MILWAUKEE — An early June showdown awaits the Chicago Cubs and Milwaukee Brewers this week, as they’ll renew their budding rivalry over the next three days with first place on the line. Just like a year ago at this time, the Brewers have dictated the standings from atop the NL Central. But unlike last season, the two-time defending division champions are making their move in early June instead of late July.
Trailing by just a half-game entering Monday night’s contest, the Cubs are playing their best baseball of the season, despite losing to the Pittsburgh Pirates on Sunday. It was just their fourth loss in 16 games. The Brewers also lost on Sunday, marking their fifth defeat in eight June games, which has allowed the Cubs to make up some ground while setting up the early summer face-to-face at Miller Park.
“You can’t contrive it,” Cubs manager Joe Maddon said of the rivalry. “People that attempt to contrive a rivalry, I’ve always gotten a kick out of it. It’s an organic thing. You cannot force rivalry.”
Bad blood can raise tensions between division opponents, but if the teams are fighting to stay out of the cellar, does it really matter? You need more. These teams — solid in many facets of the game — have it.
“You have to have another good team,” Brewers manager Craig Counsell said earlier this season. “We gave them a run [last season]. It wasn’t good enough.”
Normally, a matchup between teams in first and second place would mean a hostile environment for the visitors, but with the Brewers’ home stadium dubbed Wrigley North, it’s essentially a neutral field. For example, outfielder Ryan Braun is used to getting booed on the road, but in his own park? It happens all the time when the Cubs come to town.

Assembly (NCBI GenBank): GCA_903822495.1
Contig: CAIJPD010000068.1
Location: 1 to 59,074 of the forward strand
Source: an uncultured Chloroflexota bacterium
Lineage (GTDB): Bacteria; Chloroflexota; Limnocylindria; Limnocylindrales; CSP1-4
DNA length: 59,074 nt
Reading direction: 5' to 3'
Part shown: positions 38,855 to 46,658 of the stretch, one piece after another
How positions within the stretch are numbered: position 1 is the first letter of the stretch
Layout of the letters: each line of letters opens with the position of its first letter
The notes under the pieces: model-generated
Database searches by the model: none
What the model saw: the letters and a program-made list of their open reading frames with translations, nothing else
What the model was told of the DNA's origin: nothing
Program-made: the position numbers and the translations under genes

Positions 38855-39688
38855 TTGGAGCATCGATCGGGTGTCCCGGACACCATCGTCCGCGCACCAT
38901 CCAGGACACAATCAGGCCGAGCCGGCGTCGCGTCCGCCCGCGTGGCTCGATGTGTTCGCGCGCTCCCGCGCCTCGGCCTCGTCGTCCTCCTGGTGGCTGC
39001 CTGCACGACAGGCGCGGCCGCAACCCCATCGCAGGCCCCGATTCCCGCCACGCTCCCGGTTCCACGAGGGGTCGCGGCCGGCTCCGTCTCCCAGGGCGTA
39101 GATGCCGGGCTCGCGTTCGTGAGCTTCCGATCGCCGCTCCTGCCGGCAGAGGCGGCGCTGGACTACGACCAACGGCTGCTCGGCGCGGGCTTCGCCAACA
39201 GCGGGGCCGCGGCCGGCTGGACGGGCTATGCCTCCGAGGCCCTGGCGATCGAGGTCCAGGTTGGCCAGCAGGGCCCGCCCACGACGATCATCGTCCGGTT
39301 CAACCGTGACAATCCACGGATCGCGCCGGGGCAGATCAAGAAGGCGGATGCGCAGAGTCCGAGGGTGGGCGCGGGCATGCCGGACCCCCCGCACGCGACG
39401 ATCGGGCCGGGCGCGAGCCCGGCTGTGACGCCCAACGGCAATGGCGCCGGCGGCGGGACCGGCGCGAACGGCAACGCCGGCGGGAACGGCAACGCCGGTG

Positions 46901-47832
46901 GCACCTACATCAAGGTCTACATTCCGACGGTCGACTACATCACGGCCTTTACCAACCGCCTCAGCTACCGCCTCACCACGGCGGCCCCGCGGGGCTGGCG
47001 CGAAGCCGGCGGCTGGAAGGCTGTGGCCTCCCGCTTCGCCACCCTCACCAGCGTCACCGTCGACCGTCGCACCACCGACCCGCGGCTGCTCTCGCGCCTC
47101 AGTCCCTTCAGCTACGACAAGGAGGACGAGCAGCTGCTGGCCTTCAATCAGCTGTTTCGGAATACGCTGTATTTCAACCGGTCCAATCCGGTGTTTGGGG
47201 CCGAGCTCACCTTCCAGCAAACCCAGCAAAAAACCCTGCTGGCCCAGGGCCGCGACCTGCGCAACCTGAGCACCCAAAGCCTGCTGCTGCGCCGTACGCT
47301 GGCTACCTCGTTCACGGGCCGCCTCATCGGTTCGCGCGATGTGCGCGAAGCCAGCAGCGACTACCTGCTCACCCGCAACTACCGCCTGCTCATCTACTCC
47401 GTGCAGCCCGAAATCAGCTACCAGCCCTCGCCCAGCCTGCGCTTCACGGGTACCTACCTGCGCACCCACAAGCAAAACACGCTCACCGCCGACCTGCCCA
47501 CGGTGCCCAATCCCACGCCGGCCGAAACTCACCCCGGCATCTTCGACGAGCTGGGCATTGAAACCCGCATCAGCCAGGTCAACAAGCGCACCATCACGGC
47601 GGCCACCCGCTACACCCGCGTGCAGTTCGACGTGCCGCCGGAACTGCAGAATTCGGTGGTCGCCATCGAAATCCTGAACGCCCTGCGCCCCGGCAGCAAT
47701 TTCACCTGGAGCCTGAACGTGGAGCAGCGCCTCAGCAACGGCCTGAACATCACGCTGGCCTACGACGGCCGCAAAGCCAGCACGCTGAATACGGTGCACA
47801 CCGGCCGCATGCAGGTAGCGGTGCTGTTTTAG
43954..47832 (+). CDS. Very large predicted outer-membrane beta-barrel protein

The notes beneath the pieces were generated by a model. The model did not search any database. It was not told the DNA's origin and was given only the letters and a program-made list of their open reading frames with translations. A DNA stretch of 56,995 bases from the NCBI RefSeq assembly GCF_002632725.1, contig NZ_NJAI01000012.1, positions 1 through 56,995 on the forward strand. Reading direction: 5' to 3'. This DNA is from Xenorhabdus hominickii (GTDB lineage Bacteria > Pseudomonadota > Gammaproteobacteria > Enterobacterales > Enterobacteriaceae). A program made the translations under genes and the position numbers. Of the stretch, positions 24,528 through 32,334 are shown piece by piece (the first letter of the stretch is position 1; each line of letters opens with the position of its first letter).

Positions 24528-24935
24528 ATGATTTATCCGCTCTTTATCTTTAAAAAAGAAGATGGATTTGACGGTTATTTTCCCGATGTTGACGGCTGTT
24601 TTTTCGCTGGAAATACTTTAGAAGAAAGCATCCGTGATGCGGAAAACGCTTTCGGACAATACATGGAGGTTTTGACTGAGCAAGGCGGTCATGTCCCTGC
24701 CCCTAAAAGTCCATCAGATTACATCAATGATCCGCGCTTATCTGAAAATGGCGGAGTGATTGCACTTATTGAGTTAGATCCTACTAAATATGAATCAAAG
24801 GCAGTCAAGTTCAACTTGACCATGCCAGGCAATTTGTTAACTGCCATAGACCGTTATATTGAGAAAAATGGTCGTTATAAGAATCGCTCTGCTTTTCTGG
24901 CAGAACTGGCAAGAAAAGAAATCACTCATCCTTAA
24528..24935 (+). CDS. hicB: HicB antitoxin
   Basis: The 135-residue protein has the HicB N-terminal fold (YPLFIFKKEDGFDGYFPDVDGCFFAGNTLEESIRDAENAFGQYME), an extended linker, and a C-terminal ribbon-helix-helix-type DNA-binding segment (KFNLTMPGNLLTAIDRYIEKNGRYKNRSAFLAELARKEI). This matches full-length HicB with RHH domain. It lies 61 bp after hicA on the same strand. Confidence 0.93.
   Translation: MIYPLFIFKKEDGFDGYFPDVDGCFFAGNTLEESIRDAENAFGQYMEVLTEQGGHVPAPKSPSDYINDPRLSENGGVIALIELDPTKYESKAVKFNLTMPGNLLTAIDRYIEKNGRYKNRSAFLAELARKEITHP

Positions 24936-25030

The first time the teams met in Milwaukee this season didn’t exactly bring out the best in each fan base, as early April baseball rarely does. Only one game drew more than 40,000 fans, and one drew fewer than 30,000. The Cubs took three of four. Later in the month — with a little more interest — the Cubs swept the Brewers in a four-game series at Wrigley Field.
That brings us to the most obvious storyline heading into the series: The Cubs have already taken seven of eight from the Brewers. Is that a meaningless coincidence or a meaningful trend? Perhaps we’ll get some answers this week, but Milwaukee has one advantage. Any series in which Jon Lester does not pitch is a good one for the Cubs’ opposition, as his ERA (2.22) ranks third in the NL. In fact, the Brewers will miss both Lester and usually reliable righty Kyle Hendricks. But Jose Quintana boasts a 0.63 ERA against Milwaukee in six career starts, and he’ll face Junior Guerra on Monday in a juicy battle of middleweights. Eric Thames is expected to return from the disabled list, according to the Brewers’ website, which will give Milwaukee its own boost heading into the series.